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NC launches new challenge to Alcoa’s Yadkin license

By Emery P. Dalesio

AP Business Writer

RALEIGH  — North Carolina wants the Federal Energy Regulatory Commission to withdraw its renewal of Alcoa Inc.’s operating license for a series of hydroelectric dams on the Yadkin River, saying regulators should consider the state’s interest in “a full and fair competitive relicensing process.”

Republican Gov. Pat McCrory and his Democratic predecessor, Beverly Perdue, have for years fought Alcoa’s efforts to renew its federal operating license for the dams, which powered an aluminum smelter that once employed 1,000 workers before Alcoa closed it in 2007. Since then, Alcoa has made about $200 million selling the electricity to commercial customers.

The holder of the operating license largely determines how much water to release from the dams on the state’s second-largest river system, which provides drinking water for many of North Carolina’s 10 million residents. The state believes inexpensive energy generated by the dams also could generate thousands of jobs in an otherwise underdeveloped region, but would lose the opportunity to influence that growth with FERC’s renewal.

State attorneys asked FERC late Monday to revisit its September decision allowing the dams in central North Carolina to keep generating electricity for sale until 2055. That renewed license may have made the hydroelectricity complex more valuable as Alcoa sells it for an undisclosed price to a private-equity-backed entity called Cube Yadkin Generation LLC.

Alcoa in 2012 sold a similar hydroelectric dam complex at a former smelter site on the North Carolina-Tennessee border for about $600 million after receiving a new 40-year operating license from FERC.

Attorney General Roy Cooper’s office said state officials supported the dams’ initial construction and Alcoa’s first license from the Federal Power Commission — the FERC’s predecessor — because they meant jobs. The commission is ignoring the fact the jobs are gone, state attorneys said.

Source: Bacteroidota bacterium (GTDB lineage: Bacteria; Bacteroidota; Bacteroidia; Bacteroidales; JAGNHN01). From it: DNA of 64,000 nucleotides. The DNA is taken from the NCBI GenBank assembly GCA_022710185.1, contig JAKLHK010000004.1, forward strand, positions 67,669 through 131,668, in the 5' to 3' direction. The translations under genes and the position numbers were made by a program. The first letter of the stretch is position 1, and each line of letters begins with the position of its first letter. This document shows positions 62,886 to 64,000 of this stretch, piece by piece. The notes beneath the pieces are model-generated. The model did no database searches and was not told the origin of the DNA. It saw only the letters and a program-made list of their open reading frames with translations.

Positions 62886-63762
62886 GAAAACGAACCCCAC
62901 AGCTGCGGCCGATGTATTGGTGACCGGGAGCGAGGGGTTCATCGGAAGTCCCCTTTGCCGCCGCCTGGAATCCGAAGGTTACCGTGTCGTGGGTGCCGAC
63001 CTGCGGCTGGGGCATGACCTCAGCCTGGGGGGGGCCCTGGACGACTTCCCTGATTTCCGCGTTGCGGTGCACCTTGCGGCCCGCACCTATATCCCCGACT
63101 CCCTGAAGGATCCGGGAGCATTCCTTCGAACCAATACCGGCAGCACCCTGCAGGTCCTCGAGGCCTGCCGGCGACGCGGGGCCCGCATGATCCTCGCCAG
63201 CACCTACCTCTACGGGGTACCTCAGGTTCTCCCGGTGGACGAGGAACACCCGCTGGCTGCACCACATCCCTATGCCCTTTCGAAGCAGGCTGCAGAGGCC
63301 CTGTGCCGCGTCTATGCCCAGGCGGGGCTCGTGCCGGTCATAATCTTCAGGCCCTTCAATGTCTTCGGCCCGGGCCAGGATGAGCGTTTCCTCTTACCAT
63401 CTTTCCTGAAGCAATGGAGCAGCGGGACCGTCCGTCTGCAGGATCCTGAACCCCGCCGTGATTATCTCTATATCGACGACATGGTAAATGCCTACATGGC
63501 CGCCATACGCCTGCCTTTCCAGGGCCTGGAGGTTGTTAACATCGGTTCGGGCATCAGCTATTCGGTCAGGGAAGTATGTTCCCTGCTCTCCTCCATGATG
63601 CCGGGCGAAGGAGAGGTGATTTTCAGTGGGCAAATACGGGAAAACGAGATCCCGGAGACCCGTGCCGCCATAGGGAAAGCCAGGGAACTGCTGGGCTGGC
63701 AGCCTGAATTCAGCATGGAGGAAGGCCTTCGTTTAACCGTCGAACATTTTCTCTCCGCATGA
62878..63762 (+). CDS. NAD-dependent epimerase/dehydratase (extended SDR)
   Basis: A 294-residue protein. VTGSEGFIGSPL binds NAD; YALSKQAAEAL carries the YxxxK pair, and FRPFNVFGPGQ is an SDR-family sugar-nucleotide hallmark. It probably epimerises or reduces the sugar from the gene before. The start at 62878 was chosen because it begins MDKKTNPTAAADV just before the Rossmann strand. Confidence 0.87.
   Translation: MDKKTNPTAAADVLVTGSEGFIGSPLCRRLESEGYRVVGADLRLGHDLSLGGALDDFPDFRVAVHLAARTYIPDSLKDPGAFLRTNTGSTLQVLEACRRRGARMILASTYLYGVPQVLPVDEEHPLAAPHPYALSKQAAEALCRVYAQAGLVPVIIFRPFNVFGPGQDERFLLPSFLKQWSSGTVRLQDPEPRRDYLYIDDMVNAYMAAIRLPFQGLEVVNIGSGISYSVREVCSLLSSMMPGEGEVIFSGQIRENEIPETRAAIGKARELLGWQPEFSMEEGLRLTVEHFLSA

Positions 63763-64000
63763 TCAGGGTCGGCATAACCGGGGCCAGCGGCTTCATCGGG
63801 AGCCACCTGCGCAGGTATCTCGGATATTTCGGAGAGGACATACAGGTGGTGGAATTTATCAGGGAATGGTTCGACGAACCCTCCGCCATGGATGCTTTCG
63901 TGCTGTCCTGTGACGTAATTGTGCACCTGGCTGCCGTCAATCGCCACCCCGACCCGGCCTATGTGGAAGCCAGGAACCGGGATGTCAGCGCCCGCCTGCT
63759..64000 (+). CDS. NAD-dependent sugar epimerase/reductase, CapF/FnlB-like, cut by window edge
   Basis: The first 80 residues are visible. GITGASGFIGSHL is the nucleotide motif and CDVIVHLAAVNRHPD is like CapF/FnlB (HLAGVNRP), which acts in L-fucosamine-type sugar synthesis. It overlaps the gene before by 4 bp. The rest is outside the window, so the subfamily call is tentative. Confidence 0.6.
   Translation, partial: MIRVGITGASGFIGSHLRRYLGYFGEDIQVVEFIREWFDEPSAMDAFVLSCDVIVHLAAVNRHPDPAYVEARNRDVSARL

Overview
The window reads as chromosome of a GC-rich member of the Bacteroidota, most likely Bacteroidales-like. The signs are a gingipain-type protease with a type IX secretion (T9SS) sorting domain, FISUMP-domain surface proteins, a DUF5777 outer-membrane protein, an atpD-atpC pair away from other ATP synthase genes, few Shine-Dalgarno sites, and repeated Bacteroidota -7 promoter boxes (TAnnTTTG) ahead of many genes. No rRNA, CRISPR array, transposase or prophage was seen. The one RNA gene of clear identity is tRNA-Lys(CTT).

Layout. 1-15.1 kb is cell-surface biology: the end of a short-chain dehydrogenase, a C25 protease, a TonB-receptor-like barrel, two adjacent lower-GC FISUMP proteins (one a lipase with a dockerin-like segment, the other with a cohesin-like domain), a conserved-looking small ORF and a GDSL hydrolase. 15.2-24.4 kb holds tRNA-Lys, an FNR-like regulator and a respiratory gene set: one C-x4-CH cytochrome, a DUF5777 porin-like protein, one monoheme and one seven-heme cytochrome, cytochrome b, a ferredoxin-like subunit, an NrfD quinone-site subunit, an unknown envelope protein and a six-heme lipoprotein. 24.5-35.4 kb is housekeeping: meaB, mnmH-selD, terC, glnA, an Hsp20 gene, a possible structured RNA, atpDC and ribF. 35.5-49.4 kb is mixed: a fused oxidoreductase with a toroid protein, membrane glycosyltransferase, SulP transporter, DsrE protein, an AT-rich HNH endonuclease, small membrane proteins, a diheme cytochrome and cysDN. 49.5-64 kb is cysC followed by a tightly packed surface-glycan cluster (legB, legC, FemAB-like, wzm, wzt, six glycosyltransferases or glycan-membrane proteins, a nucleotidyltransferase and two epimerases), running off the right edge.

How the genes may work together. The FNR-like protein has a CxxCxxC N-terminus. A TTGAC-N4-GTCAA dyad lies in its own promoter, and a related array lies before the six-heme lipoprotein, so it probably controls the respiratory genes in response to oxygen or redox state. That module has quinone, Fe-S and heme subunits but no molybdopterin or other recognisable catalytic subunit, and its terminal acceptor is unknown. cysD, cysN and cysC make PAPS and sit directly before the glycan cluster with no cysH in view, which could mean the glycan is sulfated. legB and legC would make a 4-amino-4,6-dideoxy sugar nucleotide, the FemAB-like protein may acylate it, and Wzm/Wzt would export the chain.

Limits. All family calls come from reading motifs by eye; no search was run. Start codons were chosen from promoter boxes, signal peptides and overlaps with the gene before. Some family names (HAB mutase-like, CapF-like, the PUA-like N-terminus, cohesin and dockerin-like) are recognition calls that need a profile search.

“By these actions, Alcoa violated the deal it made with the Federal Power Commission and the people of North Carolina in 1958 — a deal which enabled Alcoa to become the licensee in the first place,” the state’s attorneys wrote. The FERC “ignored these critically important historical and legacy facts and how they bear upon the public interest in this relicensing proceeding.”

FERC’s decision also comes before McCrory’s administration is finished contesting whether Alcoa ever owned the riverbed on which the dams were built, state lawyers said. That issue is set to be argued on Thursday before the 4th U.S. Circuit Court of Appeals in Richmond, Virginia.

The appeal follows a decision by a federal judge in Raleigh last year that North Carolina waited too long to challenge the river bottom ownership, since Alcoa and its predecessors began building the Yadkin complex nearly a century ago.

A separate investment group, New Energy Capital Partners, that wanted to bid for the federal license also asked FERC on Monday to reconsider its renewal decision. That group is scheduled to be heard in a federal appeals court in two weeks.



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